Hurricane Ian, a powerful category four storm, made landfall on September 28e along the southwest coast of Florida near Cayo Costa around 3:05 p.m. ET with winds near 150 mph, making it a strong Category 4 storm, according to the US National Hurricane Center. This destructive natural event affected the Florida region, which has traditionally remained one of the most vulnerable places in the United States to severe flooding and hurricanes.
The storm is bringing devastating high winds, heavy rains and a historic storm surge to the state and causing significant power outages and flooding as it moves at a slow pace through central Florida over the past next two days. Hurricane Ian is said to be the strongest storm to make landfall on the west coast of the Florida peninsula, matching the wind speed of the extremely destructive Hurricane Charley in 2004.
Normal life in this US state has come to a standstill and theme parks such as Disney World, Sea World and Busch Gardens in Tampa have been closed, while NASA has postponed the planned launch of a moon rocket at Kennedy Space Center .
Damage to hurricane path
Hurricanes have been one of the most ruthless natural intruders to wreak massive havoc. For a layman, this is a deadly storm – much feared and dreaded. They are tropical cyclones, with organized thunderstorm activity that forms over tropical or subtropical waters. They draw their energy from the warm waters of the ocean.
The erosion and weakening of coastal areas and the destruction of coastal communities are the large-scale impacts of hurricanes from the resulting high sea levels, known as storm surge. Natural coastal features can be completely reshaped by the onslaught of a hurricane.
Economic losses affect the economy
“Severe weather events, especially hurricanes, have a significant economic impact on our country and around the world,” U.S. Assistant Secretary of Commerce Don Graves said during the NOAA Hurricane Awareness Tour and the United States Air Force Reserve (USAFR) at Reagan National Airport. earlier in May 2022. “Four of the 20 billion-dollar weather and climate disasters that hit our country in 2021 were directly caused by hurricanes.”
According to NOAA estimates of $310 billion in weather disasters between 1980 and 2021, tropical cyclones (or hurricanes) caused the most damage: more than $1.1 trillion in total, with an average cost of 20 $.5 billion per event. They are also responsible for the highest number of deaths: 6,697 between 1980 and 2021.
As Hurricane Ian batters areas in its path, prepare for the economic, social and environmental damage that will follow thereafter.
Geospatial tools used for forecasting, monitoring and damage assessments
Graves had further said at the same event in May 2022, “As the country prepares for another hurricane season, it is important that all Americans living in the potential paths of these storms, even well within coast, follow NOAA advice for preparation. Determine your risk, develop an evacuation plan, and gather any disaster supplies you may need in the event of a disaster.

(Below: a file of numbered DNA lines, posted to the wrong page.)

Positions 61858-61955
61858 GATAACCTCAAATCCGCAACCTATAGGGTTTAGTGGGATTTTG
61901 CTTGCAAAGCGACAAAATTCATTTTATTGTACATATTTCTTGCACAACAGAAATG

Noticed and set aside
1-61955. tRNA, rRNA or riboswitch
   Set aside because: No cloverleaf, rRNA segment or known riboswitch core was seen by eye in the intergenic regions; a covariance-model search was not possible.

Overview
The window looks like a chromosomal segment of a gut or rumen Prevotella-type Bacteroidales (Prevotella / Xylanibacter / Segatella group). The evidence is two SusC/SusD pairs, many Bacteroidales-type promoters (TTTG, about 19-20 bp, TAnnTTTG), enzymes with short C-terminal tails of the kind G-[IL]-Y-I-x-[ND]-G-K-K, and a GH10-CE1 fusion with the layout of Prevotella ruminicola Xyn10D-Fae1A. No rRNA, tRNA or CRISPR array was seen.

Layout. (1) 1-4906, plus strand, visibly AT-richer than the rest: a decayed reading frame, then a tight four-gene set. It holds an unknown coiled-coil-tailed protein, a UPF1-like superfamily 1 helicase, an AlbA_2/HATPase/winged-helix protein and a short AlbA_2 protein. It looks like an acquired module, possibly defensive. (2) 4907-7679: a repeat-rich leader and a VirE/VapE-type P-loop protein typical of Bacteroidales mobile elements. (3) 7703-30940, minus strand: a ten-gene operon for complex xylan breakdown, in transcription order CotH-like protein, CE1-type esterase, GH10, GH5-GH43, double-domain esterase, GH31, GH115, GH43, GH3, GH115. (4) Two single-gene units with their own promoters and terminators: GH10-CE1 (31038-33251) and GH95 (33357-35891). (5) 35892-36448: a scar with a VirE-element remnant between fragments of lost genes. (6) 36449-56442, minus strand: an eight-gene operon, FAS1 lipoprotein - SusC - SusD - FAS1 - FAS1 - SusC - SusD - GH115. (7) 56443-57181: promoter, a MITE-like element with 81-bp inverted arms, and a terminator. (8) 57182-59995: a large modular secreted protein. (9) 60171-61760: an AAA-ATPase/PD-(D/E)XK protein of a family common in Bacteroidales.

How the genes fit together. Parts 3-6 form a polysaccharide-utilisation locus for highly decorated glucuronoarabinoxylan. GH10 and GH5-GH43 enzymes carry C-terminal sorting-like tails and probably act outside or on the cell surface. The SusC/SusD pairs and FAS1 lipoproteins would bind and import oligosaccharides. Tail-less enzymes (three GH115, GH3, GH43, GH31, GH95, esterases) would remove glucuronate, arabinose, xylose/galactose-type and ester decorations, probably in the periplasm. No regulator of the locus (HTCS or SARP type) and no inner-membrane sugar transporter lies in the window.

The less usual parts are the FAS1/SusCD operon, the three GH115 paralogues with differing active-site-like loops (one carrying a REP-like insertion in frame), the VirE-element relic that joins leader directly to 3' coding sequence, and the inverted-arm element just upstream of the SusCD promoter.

Indeed, now is the time to do all of this and more – holistic integration of tracking, monitoring, setting up evacuation routines, and more. Today, with the advent of modern forecasting and warning systems, the level of awareness of a natural event has certainly been improved. The emergence of geospatial tools and their allied analytical models has further added great value in this context.
Hurricane Ian is continuously monitored and several geospatial real-time tracking platforms and tools have been closely monitoring its progress and have also made map analysis available for the public domain to refer to for their assistance in understanding in making appropriate evacuation decisions, etc.
The National Hurricane Center uses geospatial data and map analysis with its hurricane tracking tool called the National Hurricane Center Track Forecast Cone. The cone shown on a map represents the probable path of the center of the tropical cyclone.
The full spectrum of the hurricane’s track still remains uncertain due to the volatile nature of its origin. This tool is therefore also known as the “cone of uncertainty” and this title was particularly appropriate for Hurricane Ian, whose predicted path fluctuated by the hundreds. of miles as it turned into a dangerous storm.
The USGS prepared for the landfall of Hurricane Ian by deploying extensive equipment to measure oncoming waves, storm surges, and coastal changes. An interactive cartographic portal called the USGS Flood Event Viewer is now available which is collecting all available USGS information about Hurricane Ian in a single web portal.
Geospatial data collected by more than 150 sensors in Florida and along the Georgian coast deployed by the USGS Caribbean Florida Water Science Center and the USGS South Atlantic Water Science Center makes relevant data available.
In the aftermath of the storm, scientists can use information collected by sensors to improve future predictions of storm surges and coastal changes, as well as potentially guiding recovery efforts and identifying areas hardest hit by flooding. storm tides.
Moreover, the USGS Total Water Level and Coastal Change Forecast Viewer is another mapping platform that provides a 6-day hourly forecast of the potential for coastal change on Ian’s track. USGS experts are also working to update the USGS Coastal Change Risk Portal with the worst coastal impacts predicted for Ian.
Follow the path of the storm
The next few days will be filled with much tension and foreboding as the fury of Hurricane Ian continues to unleash.
Already, more than 1.3 million Florida utility customers are without power, and the storm surge has set records for the highest water levels ever seen in the Fort Myers and Naples area. All eyes are now on the storm as everyone waits for it to weaken and end its destruction for all.